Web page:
The album artwork for The Altar, BANKS' follow up to her 2014 debut Goddess, is something of a statement. A bold and striking image, it's a true embodiment of an artist coming out of their shell: stripped back, fresh-faced and raw.

From start to almost finish, BANKS exudes immense confidence – whilst Goddess was full of understated, whispery vocals, The Altar is valiantly passionate. Like the lyrical content, weak moments are few and far between. And with that in mind, it’s still as much of a safe next step as it can be without being stale or lacklustre. It’s a natural progression, a maturing.

Album opener, Gemini Feed, is a stern assertion. It comes as no surprise that SOHN is behind the production, given that the track begins in a similar fashion to his own Tremors, appearing on his debut of the same name. Soon, the pairing of BANKS and SOHN develops into a partnership paralleling that of AlunaGeorge, a compatible match whose styles align like no other. Whilst it’s clear that both artists are able to hold their own, it would be interesting to see a collaboration between them both as songwriters in the future.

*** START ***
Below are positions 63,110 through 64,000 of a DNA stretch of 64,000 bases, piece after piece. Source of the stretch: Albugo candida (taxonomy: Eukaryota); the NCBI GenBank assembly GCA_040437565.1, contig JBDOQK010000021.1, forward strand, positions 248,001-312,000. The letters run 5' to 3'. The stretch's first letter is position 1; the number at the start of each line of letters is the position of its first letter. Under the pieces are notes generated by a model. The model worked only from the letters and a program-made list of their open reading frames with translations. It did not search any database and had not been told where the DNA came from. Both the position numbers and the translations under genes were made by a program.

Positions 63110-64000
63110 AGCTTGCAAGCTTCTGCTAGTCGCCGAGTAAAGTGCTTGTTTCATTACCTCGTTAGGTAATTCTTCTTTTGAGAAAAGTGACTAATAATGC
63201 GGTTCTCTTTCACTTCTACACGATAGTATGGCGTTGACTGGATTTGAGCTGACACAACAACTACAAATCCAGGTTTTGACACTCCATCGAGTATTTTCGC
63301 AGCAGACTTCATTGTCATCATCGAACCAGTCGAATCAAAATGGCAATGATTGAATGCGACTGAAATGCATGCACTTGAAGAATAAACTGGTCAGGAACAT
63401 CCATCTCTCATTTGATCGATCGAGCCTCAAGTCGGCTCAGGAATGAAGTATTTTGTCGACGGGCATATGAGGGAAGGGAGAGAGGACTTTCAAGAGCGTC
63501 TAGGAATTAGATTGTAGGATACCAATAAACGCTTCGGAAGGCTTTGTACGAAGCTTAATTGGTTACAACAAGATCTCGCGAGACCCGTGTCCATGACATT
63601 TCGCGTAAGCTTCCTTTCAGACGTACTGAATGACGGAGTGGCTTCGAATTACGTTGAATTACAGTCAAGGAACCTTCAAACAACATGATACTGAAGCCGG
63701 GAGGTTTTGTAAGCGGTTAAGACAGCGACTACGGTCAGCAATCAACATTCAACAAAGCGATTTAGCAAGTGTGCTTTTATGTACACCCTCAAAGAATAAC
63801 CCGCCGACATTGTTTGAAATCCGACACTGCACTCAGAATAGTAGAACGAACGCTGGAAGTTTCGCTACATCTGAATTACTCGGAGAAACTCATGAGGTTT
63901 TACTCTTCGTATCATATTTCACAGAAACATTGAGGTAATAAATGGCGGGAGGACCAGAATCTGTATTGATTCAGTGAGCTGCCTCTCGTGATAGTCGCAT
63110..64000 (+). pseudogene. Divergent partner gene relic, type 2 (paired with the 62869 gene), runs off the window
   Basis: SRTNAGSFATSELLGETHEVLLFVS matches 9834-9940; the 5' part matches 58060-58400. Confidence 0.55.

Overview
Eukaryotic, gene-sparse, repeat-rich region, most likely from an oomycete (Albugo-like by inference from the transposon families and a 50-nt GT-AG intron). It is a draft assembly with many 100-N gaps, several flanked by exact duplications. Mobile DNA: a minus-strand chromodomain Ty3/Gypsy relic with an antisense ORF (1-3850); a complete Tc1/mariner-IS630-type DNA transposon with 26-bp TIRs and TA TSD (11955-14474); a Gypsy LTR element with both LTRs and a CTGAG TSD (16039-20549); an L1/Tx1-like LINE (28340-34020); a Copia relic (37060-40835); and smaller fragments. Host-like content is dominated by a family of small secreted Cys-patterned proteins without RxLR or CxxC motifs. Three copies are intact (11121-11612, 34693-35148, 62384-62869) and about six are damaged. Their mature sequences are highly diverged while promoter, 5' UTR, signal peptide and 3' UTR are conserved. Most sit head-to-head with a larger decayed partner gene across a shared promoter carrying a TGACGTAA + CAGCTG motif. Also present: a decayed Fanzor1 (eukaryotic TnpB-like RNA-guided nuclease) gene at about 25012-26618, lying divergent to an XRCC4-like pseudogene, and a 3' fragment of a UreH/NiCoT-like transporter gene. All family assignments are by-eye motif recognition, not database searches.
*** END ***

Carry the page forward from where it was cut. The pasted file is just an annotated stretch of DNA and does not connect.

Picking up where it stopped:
Whilst not coming across as particularly religious, with song titles such as Judas and her album entitled The Altar, it’s hard to ignore the possible connotations that BANKS could be trying to invoke. An altar is a place both for marriage and where sacrifices are conducted. Thus, at first glance the title may refer to the way she has torn through those who have wronged her, and is now sacrificing them in retribution. But behind the fierce demeanour, there are indications peppered throughout which hint at a vulnerable side which is undoubtedly still there.

In regards to this, To the Hilt is a delight, nothing short of the absolute highlight. Everything that comes before builds up to this moment, only to then make you pause. The beautiful, minimalist production (courtesy, once again, of SOHN) is all that is needed, no overkill. The creeping, atmospheric synth line is haunting, a metaphor for that foreboding feeling.

To the Hilt wraps things up perfectly. It makes the entire album relatable, and reminds the world the depth BANKS is capable of reaching. Most importantly, it shows that she is still human - a brilliant one, at that.


Words: Connor Crabb

AuthorDuncan Harrison